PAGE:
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Friends of
Peace Pilgrim

A Non-Profit, Tax-Exempt, All Volunteer Organization
43480 Cedar Ave, Hemet, CA 92544  (909) 927-7678

Summertime, 1990 "Overcome evil with good, falsehood with truth, hatred with love" Number 10

Online Edition

Table of Contents:
Dear Friends of Peace Pilgrim
Nobel Peace Prize Recipient
Indian Friends of Peace Pilgrim
Palestinian Center for the Study of Nonviolence
Washington Peace Park
Archbishop Oscar Romero
Community Peace Fellowship
Martin Luther King Institute for Nonviolence
The Tao of Peace
Making Room for Silence in Daily Life
World Friendship Center, Hiroshima
Lanterns for Hope
Peace Pilgrim in Russian!!
A Road to the Future
Mother Teresa
The Citizen Diplomacy Project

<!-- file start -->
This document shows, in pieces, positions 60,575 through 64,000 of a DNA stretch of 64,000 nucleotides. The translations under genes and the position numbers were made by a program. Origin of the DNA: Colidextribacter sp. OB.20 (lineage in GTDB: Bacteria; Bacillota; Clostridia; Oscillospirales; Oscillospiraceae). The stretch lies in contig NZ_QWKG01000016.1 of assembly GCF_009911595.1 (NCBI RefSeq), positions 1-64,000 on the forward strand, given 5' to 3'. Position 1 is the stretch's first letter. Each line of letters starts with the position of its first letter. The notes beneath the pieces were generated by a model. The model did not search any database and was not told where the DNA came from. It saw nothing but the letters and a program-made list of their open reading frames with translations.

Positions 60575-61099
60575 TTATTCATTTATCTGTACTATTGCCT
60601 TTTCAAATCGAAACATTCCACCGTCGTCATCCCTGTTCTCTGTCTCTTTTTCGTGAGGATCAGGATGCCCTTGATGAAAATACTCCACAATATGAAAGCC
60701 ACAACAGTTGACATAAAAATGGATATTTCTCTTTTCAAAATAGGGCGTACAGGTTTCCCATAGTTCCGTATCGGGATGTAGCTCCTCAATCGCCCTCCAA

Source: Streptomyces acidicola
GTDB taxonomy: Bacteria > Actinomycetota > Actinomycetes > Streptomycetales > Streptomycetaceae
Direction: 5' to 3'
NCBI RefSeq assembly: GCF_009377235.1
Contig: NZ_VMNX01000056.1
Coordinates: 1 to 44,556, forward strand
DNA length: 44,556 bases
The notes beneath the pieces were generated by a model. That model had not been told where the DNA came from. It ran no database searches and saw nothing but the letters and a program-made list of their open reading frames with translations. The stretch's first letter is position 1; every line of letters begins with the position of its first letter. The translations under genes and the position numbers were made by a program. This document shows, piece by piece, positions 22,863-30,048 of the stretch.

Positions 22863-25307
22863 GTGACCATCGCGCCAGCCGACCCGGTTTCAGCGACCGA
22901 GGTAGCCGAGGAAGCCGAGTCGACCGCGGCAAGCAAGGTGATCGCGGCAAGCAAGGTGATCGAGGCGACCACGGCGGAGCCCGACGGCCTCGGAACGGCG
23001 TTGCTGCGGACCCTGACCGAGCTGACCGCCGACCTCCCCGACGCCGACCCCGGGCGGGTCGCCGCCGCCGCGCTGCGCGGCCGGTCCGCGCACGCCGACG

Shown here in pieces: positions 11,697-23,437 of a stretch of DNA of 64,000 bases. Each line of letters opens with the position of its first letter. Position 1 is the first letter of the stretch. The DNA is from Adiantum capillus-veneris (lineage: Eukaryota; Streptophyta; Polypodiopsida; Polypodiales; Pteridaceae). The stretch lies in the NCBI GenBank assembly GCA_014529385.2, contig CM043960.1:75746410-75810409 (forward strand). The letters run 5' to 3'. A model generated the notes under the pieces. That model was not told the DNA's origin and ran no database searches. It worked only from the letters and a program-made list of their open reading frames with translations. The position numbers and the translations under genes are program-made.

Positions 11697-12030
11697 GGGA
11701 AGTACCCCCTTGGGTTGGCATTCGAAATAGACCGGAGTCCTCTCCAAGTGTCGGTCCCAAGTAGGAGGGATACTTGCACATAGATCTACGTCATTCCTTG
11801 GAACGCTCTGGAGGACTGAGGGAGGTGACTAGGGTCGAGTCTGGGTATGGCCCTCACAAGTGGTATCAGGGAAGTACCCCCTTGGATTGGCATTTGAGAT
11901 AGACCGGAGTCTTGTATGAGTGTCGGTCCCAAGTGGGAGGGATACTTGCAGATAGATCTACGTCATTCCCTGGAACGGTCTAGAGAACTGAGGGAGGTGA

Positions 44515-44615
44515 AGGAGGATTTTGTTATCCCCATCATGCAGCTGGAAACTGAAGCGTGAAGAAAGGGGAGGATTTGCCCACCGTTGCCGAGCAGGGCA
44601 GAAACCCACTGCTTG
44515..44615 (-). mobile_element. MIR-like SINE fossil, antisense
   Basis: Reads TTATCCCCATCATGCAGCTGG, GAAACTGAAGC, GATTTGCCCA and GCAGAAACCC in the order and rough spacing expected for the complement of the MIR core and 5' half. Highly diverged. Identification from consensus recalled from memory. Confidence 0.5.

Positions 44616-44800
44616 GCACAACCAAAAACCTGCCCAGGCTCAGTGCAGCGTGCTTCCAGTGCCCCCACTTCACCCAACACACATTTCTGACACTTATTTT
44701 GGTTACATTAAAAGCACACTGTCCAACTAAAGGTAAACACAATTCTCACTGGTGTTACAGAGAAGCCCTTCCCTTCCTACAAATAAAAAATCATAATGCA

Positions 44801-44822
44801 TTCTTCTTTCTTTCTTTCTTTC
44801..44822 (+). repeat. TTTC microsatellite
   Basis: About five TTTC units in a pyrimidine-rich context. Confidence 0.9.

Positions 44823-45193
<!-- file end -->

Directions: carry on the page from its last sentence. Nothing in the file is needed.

The Peace Taxpayers
Letter from a Franciscan Sister
UN Commission on Human Rights
Do the Right Thing
Peace Pilgrim Answers Questions
Our Man in China

Friends of Peace Pilgrim Home || Newsletter Index

(Back to TOC)   Back to Table of Contents

Dear Friends of Peace Pilgrim,

            IT SEEMS I ALWAYS have to say something about our wold friends. Well, I wasn’t going to this time until a lizard started peeking into the window where we work on this newsletter. First he slowly crawls across the screen, then he goes down and peers over the edge right into the window and all we can see are his eyes and mouth, looking exactly like Kermit the frog.